Tuesday, August 4, 2009
Kudos to the Florida Marlins
I have to give credit to the Florida Marlins. I mean, considering all the negativity working against them, year after year, they remain an impressive franchise. Currently, they are 55-50, only 5 games back in their division and only 3 in the Wild Card. The Marlins, like the Pittsburgh Pirates, usually get torn apart whenever payroll is deemed to high for ownership's taste.
This is a team that everyone in their corner keeps derailing and yet, they manage to put together respectable seasons. Not to mention, two world championships. It's mind-boggling, if you think about it. Since their inception in 1993, the team has made the playoffs twice and both times won a championship. That's as many championships as the Chicago Cubs, Philadelphia Phillies and Cleveland Indians, all of whom were around in 1903 when World Series play began. They've done all this and no one in Florida seems to care.
Both times they've won titles, ownership has eventually dismantled the team. They won a championship in 1997, for owner Wayne Huizenga and he rewards them by trading all the star players and then selling the team. They then win a championship, for current owner, Jeffrey Loria, and he too breaks up the team. I mean, what are they suppose to do? Is there a bigger prize they're suppose to win?
The state of Florida and the city of Miami for years didn't care, either. Apparently, two world championships wasn't good enough to grant them a new stadium. After years of fighting, the team finally got an approval for a new stadium in March of this year. The stadium is scheduled to be complete by Opening Day, 2012. Finally, something positive for the Marlins, but it didn't have to take this long.
With the exception of a small loyal base, the fans in Florida aren't much to brag about either. They abandon their team, like an old pair of shoes. In June, when the Yankees went down to play an inter-league series, there were more Yankee fans than Marlin fans at the games. Derek Jeter got more cheers, than shortstop Hanley Ramirez, Florida's lone superstar. And this is the team (above) that crushed the mighty Yankees in the 2003 World Series. How quickly they forget.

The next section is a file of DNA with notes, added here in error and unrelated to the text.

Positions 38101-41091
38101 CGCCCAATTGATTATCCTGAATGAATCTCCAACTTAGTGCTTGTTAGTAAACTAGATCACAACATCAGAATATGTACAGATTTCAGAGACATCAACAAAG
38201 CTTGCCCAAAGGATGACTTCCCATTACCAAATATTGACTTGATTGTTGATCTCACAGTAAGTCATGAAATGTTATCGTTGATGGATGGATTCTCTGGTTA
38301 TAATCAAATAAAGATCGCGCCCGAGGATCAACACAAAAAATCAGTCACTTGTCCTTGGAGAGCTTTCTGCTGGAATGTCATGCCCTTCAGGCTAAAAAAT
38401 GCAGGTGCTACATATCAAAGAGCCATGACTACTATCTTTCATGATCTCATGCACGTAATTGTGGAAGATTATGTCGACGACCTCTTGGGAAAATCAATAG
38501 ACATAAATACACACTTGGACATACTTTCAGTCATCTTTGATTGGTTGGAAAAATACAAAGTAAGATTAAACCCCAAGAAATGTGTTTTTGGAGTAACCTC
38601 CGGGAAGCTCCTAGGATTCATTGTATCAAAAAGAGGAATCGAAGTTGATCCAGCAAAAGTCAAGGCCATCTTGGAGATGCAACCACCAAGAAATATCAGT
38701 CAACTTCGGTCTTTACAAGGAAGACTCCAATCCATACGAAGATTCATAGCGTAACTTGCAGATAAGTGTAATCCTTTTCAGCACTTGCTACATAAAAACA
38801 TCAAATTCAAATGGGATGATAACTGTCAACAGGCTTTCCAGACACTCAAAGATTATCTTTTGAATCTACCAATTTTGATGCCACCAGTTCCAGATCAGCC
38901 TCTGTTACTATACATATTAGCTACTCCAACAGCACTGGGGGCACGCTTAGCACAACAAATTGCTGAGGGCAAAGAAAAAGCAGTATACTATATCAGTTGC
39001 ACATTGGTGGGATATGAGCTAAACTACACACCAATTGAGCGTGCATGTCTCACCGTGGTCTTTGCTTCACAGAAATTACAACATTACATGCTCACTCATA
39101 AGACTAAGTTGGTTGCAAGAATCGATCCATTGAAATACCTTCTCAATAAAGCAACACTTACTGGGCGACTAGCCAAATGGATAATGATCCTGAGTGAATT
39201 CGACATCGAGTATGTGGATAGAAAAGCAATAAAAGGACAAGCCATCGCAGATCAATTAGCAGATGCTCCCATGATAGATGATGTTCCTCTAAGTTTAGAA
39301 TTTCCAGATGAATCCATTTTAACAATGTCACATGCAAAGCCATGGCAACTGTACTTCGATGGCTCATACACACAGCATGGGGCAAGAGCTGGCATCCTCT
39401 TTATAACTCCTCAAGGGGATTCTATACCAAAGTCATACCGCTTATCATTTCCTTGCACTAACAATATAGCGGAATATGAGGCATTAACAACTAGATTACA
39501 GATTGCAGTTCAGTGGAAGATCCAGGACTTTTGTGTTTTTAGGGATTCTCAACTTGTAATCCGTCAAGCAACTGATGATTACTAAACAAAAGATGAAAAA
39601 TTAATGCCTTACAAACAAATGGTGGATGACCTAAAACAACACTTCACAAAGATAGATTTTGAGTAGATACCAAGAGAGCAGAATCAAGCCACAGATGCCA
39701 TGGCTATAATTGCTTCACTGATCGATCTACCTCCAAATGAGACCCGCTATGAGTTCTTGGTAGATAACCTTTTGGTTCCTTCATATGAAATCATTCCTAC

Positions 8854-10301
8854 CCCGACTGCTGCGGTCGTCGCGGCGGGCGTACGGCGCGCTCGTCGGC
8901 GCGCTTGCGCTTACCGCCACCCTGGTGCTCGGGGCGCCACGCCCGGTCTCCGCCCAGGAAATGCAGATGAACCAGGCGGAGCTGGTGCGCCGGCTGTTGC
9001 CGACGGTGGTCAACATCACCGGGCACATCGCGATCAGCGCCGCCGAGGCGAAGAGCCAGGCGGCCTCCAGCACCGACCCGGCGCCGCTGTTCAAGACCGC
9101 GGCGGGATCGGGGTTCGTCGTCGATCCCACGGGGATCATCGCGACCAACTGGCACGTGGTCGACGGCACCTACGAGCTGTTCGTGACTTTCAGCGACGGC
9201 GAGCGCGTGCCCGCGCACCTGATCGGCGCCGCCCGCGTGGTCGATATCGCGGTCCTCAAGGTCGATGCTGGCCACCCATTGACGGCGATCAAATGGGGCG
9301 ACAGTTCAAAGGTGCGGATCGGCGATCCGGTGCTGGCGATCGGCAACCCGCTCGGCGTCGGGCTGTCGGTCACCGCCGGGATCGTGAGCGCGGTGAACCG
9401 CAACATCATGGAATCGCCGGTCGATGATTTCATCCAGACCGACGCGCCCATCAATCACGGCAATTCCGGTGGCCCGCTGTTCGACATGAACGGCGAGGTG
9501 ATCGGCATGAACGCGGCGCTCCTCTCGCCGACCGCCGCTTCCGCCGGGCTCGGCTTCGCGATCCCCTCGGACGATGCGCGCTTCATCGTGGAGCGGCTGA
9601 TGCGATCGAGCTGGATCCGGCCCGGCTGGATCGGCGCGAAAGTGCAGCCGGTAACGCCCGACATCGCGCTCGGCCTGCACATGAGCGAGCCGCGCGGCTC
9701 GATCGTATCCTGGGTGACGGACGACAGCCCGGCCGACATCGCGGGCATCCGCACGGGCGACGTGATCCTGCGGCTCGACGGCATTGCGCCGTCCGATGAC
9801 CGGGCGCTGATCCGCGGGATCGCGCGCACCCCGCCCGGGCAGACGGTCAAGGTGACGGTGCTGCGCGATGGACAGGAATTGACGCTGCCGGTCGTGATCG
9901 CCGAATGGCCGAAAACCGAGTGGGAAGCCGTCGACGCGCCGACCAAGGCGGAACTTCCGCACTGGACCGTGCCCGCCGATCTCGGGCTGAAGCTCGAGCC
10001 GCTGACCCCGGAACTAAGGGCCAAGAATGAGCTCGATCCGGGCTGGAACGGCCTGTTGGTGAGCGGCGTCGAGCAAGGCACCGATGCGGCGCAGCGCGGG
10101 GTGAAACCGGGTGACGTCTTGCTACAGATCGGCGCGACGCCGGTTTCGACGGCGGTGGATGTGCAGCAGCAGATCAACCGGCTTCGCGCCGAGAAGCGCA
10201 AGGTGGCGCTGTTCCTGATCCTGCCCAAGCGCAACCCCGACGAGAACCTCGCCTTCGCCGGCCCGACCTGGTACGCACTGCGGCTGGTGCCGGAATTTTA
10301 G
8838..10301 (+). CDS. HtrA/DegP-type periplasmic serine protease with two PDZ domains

In 2006, current Yankee manager, Joe Girardi, managed to have a respectable year (78-84) with a team made up of mostly prospects. The National League recognized his valiant effort and named him NL Manager of the Year. How did ownership reward him? They fired him. It's like someone said, "how dare you have a good year, Joe. Can't you see, we keep breaking this team up." Besides Girardi's decent year, the team has managed to put together 3 winning seasons (2004, 2005, 2008), since their last championship, all while management kept shipping away their good players. I have to give it to them, they just keep figuring out a way.
To managements credit, they've gotten some very good players for their superstars. Ramirez came over from the Boston Red Sox in the Josh Beckett trade and starter Ricky Nolasco came over from the Chicago Cubs in the Juan Pierre trade. They got closer Matt Lindstrom in a minor league trade with the New York Mets. Outfielder Cody Ross came over from the Cincinnati Reds for cash. And the team still has high hopes for the prospects they got in the Miguel Cabrera and Dontrelle Willis trade with the Detroit Tigers.
Hopefully with the opening of their new stadium, the Marlins will be able to sign some of their promising players to long contracts, with Ramirez being priority number one. But let's give credit where credit is due, those guys on the field and in the dugout, keep playing the hands their dealt and keep figuring out ways to look respectable doing it.
Photo courtesy of SI.com